While The Jungle Book is mainly a coming-of-age story, Tarzan spends most of his life in the forest. It is here that he grows up, progressively moving to assuming leadership of the ape group. Tarzan goes on to have several other adventures, some in the human world and some in the jungle and even on the seas (Tarzan and the Mermaid, 1948). His return to the jungle is worked out in various ways, such as in Tarzan’s New York Adventure in 1942, in which Tarzan and Jane and their adopted son Boy return after rescuing Boy from the clutches of a circus owner. Not surprisingly, Tarzan enlists the service of the circus elephants, for he is able to speak to them.
More than the Jungle Book, there have been over 90 screen versions of Tarzan, making him a perennially popular character. In the first movie, Tarzan of the Apes (1918), Gordon Griffith played the child character while Elmo Lincoln played the adult one. Johnny Weissmuller depicted Tarzan in the movies made between 1932 and 1948. As many as 18 actors have played Tarzan from the silent film era to the present. Swedish actor Alexander Skarsgård will play the character in The Legend of Tarzan, in which Tarzan, as British aristocrat Lord Greystroke, returns to the Congo as a trade representative and he rediscovers his old animalistic self. Part of the films’ popularity has also been on account of Jane, Tarzan’s love interest in the films.
As with film adaptations of The Jungle Book, characters were created specifically for the big screen. For a King Louie, first a chimpanzee and then a gigantopithecus in the most recent Jungle Book movie, there is Cheeta the chimpanzee, who provides comic moments in several Tarzan films.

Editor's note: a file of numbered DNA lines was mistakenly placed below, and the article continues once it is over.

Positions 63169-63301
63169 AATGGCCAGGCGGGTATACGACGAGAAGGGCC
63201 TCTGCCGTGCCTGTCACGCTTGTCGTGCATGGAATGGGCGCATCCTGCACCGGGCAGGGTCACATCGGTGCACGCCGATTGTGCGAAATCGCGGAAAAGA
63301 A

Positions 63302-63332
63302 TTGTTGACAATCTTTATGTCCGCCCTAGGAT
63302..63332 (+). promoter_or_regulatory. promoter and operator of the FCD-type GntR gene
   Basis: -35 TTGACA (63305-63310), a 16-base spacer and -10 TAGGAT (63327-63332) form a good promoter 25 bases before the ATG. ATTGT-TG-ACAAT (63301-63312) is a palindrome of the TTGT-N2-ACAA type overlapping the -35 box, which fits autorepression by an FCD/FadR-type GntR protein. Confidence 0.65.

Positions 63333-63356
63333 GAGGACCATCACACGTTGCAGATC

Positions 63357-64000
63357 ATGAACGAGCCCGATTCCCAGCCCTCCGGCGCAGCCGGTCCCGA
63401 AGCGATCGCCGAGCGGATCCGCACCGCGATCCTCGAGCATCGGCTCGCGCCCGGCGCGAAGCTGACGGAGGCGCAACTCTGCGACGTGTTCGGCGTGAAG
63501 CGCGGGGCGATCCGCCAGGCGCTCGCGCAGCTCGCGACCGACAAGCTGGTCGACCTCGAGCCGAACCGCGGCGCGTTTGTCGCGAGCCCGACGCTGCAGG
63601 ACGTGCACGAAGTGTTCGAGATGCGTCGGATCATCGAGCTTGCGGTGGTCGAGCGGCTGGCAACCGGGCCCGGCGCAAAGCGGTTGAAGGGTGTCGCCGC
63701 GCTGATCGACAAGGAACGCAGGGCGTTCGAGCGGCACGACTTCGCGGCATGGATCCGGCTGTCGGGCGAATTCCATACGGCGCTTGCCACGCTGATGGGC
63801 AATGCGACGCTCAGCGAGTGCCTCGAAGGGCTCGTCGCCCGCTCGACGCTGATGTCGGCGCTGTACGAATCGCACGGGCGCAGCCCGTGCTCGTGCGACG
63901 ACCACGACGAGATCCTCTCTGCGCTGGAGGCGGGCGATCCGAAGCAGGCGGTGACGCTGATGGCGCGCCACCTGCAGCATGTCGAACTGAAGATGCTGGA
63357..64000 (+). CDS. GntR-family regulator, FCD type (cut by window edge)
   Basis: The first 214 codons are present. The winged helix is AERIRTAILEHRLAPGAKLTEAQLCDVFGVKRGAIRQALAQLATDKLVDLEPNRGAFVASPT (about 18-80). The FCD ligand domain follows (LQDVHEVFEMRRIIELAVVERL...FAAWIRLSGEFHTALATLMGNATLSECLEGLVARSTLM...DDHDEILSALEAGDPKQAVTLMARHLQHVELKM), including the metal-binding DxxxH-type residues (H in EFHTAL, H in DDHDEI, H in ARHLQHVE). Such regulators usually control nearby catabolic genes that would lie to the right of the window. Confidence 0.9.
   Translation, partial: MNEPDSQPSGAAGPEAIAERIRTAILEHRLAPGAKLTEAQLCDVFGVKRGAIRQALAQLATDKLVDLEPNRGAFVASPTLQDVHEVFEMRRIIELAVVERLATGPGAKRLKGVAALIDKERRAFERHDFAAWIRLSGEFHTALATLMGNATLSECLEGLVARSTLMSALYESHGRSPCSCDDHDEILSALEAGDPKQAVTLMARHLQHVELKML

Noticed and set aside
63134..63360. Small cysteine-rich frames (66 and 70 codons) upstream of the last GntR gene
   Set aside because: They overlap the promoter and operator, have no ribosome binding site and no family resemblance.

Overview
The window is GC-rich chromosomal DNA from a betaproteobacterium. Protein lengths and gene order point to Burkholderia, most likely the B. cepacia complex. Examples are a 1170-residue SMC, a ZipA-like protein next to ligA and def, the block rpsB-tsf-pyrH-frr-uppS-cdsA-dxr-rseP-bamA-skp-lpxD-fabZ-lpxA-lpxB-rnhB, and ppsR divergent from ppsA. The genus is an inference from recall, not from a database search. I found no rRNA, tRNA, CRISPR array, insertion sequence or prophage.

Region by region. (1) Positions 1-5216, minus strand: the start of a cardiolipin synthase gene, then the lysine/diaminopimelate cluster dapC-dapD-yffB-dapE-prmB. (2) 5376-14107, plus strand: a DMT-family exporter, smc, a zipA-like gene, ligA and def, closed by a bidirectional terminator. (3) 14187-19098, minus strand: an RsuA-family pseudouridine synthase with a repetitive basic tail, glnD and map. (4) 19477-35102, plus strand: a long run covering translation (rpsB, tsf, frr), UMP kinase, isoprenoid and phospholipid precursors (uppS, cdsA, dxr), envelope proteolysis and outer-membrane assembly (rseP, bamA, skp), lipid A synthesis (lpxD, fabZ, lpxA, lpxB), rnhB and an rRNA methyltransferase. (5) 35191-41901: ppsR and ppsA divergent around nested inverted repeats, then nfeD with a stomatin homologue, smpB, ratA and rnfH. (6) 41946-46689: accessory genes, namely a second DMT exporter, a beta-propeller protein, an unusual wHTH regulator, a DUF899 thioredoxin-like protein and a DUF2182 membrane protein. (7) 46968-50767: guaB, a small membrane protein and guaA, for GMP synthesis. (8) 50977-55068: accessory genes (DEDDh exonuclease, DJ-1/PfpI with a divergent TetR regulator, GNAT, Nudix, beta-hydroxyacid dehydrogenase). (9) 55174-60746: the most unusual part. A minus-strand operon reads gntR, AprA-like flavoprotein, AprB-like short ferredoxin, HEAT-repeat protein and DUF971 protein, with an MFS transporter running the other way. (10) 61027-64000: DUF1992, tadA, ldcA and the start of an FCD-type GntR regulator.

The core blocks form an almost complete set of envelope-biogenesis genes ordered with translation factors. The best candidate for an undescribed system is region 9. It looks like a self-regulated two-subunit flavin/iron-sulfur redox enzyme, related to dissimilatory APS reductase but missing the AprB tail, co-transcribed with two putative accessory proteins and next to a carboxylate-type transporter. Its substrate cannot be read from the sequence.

Tarzan was also arguably among the first of the supermen-like characters that became a staple of American pulp fiction from the early 1930s. As some films show, such as The New Adventures of Tarzan (1935), Tarzan travels widely. In this movie, Tarzan and Jane are in Guatemala to recover a stolen idol.
The supermen characters were gifted with strength and intelligence and imbued with a perfect sense of morality. Tarzan picks up languages easily, defends his tribe with utmost fervor, and espouses a passionate loyalty to his lady love. Burroughs’s imagining of Tarzan also revealed the American love for the pristine outdoors, living in the wild and in solitude (an ideal set by Henry David Thoreau’s 1854 book, Walden).
The old narratives about feral children endure even though such stories are hard to come by in real life and reportage and scientific studies have revealed some unfortunate truths. Most prevailing stories of feral children have been proved to be untrue. Even the book Misha: A Memoire of the Holocaust Years (1997), was debunked as a literary hoax. Feral children are creations of historical tragedy. During WWII, thousands of abandoned children in East Europe roamed the forests, foraging for good and sustenance. As for actual feral children, their adjustment to the human world (or their more natural world) has been an agonisingly difficult one, something impossibly hard to manage. Julia Fullerton-Batten’s photos reveal in a poignant and disturbing way the painfully difficult transitions feral children have to make once they move back in the human world.
Among the many stories on the Discovery Channel documentary Feral Children (2012), anthropologist Mary-Ann Ochota tells one of John Ssebunya, who was rescued from the forests in Uganda, where he had lived among the vervet monkeys. In time, John became part of a local choir. Yet, even Ochota admitted that Ssebunya’s story is but a rare instance of a “successful” adaptation.
The new screen versions of The Jungle Book and Tarzan in the same year – even as wilderness continues to be encroached on and natural habitats interfered with – indicate that the human desire to discover strange new worlds, and enter new frontiers remains. For all that these are celluloid reenactments, they are challenging and inspiring. Jane Goodall, the renowned primatologist revealed recently that Tarzan of the Apes was in part responsible for what would become her life’s work, one devoted to understanding the world of the chimpanzee.